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Celsion (CLSN) announced today that ThermoDox in combination with radiofrequency ablation (RFA) did not meet the primary endpoint of the Phase III HEAT Study in patients with hepatocellular carcinoma (HCC). The HEAT Study was designed to show a 33% improvement in PFS with 80% power. We will get more details from CLSN management as they analyze the data further. Meantime, I can only speculate on three realistic possibilities on why I was wrong, which I will detail below.

It seemed like such a sure thing. We had the enrollment data. We had the progression-free survival (PFS) data. We had what the placebo arm should do. We had the data to calculate how long the average patient was in the trial. We had the data to calculate how many patients should have had a PFS event. And most importantly, based on all this data, we had what seemed to be a huge amount of room for margin of error even if the control arm performed much better than expectations and guidance.

Management revealed on the conference call that the control arm performed around 20% better than expected, well within the margin of error. Yet the Phase III HEAT trial missed its primary endpoint, and in the words of the CEO: "it was not close."

So what went wrong?

1. Was management's expectations for the control arm better than they voiced publicly?

Management consistently guided for 12 months median control arm to PFS. This left room for up to 18 months in the control arm yet ThermoDox would still work. If management was internally expecting say 18 months yet telling the public 12 months, that could mean legal problems.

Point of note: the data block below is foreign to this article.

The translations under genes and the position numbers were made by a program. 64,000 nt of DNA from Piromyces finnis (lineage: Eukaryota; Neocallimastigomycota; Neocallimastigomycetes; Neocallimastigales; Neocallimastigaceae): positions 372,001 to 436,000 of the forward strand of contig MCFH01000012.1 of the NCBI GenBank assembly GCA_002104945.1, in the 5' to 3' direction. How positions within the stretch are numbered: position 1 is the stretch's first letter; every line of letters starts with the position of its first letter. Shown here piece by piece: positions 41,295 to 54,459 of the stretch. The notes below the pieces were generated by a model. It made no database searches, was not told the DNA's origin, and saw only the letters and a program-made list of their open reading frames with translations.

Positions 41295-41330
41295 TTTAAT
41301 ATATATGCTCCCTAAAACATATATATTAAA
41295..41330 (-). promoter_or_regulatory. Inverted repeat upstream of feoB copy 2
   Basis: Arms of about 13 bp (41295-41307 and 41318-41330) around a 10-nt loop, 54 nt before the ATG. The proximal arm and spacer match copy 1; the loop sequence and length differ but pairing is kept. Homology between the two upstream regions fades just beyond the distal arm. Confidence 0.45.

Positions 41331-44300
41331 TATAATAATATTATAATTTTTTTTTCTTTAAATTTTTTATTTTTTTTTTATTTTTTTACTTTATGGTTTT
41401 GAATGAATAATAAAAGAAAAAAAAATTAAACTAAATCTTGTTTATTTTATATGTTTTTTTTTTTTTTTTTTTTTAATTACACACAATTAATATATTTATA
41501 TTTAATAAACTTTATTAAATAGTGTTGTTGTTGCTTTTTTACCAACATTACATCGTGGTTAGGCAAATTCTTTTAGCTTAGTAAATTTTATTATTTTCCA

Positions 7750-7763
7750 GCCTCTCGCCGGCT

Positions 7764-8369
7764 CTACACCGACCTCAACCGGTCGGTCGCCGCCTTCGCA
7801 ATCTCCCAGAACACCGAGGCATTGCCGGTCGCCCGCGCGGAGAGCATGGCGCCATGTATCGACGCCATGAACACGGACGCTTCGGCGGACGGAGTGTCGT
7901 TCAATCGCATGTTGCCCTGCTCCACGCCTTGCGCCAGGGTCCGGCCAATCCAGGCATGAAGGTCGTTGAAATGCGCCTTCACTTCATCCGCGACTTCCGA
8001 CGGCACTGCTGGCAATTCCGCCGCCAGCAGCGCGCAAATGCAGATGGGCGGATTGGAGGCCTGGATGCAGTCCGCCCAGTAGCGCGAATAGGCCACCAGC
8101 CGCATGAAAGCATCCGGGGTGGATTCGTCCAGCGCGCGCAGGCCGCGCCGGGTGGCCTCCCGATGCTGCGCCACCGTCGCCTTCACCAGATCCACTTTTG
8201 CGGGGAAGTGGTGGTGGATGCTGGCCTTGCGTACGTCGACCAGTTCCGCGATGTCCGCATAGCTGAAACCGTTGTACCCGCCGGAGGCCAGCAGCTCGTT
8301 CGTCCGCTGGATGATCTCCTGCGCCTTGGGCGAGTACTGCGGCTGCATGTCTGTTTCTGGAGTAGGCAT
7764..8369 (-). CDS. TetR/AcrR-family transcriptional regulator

2. Did the treatment failure criteria throw everything off?

According to the trial protocol, "If a complete ablation is not achieved after these two study treatments, the subject will be considered a treatment failure and the patient will be discontinued and followed for survival only." Many people including myself used a 701 enrollee patient population when doing our calculations. Yet treatment failure is not one of the four criteria for a PFS event. These patients would should be excluded from the 701 enrollee figure for calculation purposes only. What's worse is if ThermoDox actually did reduce the chances of treatment failure, by default extra-sick patients from RFA-only would get excluded from the study and while other extra-sick ThermDox patients would be included, leaving the ThermoDox arm already starting off sicker than the RFA-only arm.

3. Was PFS was significantly more than 380?

It's conceivable that upon unblinding, the total PFS events were significantly higher than 380. If for example there were 500 PFS events instead of the expected 380 that I and others (and likely management) used in our calculations, then it would throw all calculations off because the calculations and statistical models absolutely depended on an accurate assumption of 380 events and not something greatly higher.

Seems like there's more unanswered questions now than before today. Management indicated that the data is still "fresh" and after further analysis will provide more details. We should learn more in the coming days and weeks. In the mean time, CLSN is an extremely risky stock now potentially on life support. Don't automatically assume an 80% decline means it's cheap especially with so few details so far. I look forward to further updates and possibly some hope in the future for shareholders and patients.

Source: Celsion Phase III Failure: What Went Wrong?